Hospital errors are a serious issue in Massachusetts and across the country. Mistakes made by hospital workers are a big cause of complications for patients. In fact, many observers estimate that human error is the third leading cause of death in the U.S. Studies in the United States and Australia have helped to shed a light on the scope and seriousness of this problem.
Crunching the numbers
Studying the number of medical errors in a hospital setting is a good way to get a handle on how big the problem is. One study in the U.S. during the 1980s involved over 30,000 patients from 50 hospitals. It showed that medical management issues led to injuries in about 4% of patients. Of those injuries, almost 70% were related to errors made by staff.
The Australian study involved looking at over 14,000 individual medical records. It uncovered serious injuries in about 13.5% of patients. Almost 5% of those patients died as a result of these injuries. Just over 50% of these adverse events were related to errors made in delivering care.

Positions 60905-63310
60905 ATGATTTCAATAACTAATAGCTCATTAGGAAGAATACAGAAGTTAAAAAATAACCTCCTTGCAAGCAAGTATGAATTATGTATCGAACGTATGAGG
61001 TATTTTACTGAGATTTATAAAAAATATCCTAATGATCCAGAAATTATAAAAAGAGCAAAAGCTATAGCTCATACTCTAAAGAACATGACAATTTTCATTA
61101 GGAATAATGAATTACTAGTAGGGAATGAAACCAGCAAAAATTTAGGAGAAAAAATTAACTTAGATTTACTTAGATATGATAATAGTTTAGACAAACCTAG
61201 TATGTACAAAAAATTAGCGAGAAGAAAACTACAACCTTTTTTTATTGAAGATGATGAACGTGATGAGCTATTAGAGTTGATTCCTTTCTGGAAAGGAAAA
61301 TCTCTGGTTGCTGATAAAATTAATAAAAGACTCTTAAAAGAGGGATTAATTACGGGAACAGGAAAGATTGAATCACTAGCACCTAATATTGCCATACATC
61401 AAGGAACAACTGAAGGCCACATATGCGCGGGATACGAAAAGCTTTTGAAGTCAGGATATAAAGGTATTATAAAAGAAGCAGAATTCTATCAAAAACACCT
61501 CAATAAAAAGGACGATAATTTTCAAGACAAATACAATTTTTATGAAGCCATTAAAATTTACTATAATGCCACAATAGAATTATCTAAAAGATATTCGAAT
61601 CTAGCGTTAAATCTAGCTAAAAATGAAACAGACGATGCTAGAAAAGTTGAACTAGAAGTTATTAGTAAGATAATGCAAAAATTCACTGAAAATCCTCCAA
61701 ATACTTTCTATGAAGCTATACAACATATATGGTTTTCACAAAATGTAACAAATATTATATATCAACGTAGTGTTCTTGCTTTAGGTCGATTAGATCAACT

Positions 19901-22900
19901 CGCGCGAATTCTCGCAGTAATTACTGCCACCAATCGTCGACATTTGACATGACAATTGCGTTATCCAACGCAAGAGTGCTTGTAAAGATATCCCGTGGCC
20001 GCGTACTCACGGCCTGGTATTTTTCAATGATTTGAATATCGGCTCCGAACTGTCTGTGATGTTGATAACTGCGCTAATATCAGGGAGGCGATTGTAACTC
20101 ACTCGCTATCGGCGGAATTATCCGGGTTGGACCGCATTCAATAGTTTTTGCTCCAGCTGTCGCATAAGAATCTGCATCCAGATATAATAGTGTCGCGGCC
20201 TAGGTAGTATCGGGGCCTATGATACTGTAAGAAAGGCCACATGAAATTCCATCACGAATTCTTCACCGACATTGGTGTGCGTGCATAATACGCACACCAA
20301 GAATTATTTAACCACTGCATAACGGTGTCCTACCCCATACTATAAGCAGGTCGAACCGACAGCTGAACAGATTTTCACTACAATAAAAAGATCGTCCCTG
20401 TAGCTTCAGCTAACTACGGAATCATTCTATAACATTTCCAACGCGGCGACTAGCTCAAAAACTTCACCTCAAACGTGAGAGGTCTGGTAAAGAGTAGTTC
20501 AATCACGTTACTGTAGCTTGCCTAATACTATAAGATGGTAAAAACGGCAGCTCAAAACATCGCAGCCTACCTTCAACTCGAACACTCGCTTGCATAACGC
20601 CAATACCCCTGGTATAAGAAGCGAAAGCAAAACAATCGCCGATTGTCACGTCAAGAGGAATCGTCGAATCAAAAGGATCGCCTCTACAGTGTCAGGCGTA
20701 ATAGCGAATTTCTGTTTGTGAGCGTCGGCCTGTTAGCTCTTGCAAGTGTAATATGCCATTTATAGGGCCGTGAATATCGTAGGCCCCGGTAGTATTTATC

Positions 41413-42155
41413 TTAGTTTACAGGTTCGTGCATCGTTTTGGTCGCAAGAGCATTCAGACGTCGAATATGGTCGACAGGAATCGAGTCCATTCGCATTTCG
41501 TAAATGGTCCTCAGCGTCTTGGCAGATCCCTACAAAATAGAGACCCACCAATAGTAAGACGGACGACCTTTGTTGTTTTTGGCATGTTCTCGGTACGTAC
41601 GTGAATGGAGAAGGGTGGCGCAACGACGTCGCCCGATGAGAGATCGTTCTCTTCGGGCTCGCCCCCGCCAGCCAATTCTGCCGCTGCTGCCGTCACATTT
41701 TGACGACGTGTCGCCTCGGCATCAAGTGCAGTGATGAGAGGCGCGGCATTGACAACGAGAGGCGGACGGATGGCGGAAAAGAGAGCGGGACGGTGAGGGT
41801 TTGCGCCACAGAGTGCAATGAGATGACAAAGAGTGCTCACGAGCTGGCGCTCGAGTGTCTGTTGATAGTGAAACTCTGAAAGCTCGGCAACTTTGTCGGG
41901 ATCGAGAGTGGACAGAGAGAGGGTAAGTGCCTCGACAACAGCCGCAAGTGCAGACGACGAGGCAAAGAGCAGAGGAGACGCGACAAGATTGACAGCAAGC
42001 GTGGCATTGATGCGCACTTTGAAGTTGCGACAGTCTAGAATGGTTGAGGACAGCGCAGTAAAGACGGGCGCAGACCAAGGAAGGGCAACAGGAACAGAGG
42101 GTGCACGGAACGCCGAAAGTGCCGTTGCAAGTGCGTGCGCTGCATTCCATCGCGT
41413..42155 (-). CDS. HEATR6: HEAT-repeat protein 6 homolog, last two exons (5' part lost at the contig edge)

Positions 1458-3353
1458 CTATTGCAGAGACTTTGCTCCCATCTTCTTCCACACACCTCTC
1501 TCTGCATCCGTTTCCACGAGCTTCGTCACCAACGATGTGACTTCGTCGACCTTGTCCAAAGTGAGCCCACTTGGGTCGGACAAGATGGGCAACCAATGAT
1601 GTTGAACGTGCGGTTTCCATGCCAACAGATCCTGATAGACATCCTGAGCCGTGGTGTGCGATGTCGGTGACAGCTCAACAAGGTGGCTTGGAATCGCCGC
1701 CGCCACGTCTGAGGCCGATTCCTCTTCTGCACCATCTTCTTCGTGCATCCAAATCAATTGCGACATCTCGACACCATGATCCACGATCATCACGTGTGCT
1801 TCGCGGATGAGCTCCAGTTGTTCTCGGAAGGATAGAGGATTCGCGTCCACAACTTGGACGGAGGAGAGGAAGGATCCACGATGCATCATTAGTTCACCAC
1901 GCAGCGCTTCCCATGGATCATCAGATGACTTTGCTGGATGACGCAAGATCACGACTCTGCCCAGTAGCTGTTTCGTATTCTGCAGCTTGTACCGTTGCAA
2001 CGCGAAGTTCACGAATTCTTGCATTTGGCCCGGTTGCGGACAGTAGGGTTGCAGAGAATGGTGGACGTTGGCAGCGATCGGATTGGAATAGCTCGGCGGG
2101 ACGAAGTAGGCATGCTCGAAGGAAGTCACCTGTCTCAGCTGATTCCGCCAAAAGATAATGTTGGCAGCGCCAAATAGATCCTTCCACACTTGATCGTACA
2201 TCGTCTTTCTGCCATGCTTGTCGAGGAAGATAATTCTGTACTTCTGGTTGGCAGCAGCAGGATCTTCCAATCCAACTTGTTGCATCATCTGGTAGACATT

Addressing the problem
Today, hospitals are working hard to reduce the numbers of medical errors. Medical malpractice doesn’t just harm a facility’s reputation and injure patients: It also costs hospitals lots of money. By implementing measures to support accuracy in delivering care, hospitals are seeking to limit their liability.
Problem areas for hospitals include medication errors, incorrect or late diagnosis, and inadequate prevention and monitoring. Increased on-the-job training for teams, use of electronic records and support for better habits all have the potential to limit medical errors.
Anyone who believes that they have been hurt due to medical errors should contact a lawyer. An experienced advocate may be able to help patients receive the damages they deserve.